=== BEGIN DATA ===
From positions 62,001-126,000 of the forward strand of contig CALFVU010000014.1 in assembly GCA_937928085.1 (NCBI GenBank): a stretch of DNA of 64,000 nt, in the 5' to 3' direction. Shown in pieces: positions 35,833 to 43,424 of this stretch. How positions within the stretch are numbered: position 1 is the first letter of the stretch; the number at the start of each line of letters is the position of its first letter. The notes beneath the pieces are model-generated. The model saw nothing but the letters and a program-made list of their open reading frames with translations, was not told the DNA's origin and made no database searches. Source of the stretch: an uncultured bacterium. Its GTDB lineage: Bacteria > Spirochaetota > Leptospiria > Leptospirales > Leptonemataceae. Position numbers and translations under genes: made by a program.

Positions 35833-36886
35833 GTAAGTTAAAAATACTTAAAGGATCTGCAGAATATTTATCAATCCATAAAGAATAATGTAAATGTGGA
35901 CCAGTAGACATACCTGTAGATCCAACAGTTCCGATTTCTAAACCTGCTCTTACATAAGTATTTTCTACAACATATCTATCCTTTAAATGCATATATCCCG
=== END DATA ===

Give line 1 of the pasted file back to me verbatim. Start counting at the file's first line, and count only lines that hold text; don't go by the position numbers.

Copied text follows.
From positions 62,001-126,000 of the forward strand of contig CALFVU010000014.1 in assembly GCA_937928085.1 (NCBI GenBank): a stretch of DNA of 64,000 nt, in the 5' to 3' direction. Shown in pieces: positions 35,833 to 43,424 of this stretch. How positions within the stretch are numbered: position 1 is the first letter of the stretch; the number at the start of each line of letters is the position of its first letter. The notes beneath the pieces are model-generated. The model saw nothing but the letters and a program-made list of their open reading frames with translations, was not told the DNA's origin and made no database searches. Source of the stretch: an uncultured bacterium. Its GTDB lineage: Bacteria > Spirochaetota > Leptospiria > Leptospirales > Leptonemataceae. Position numbers and translations under genes: made by a program.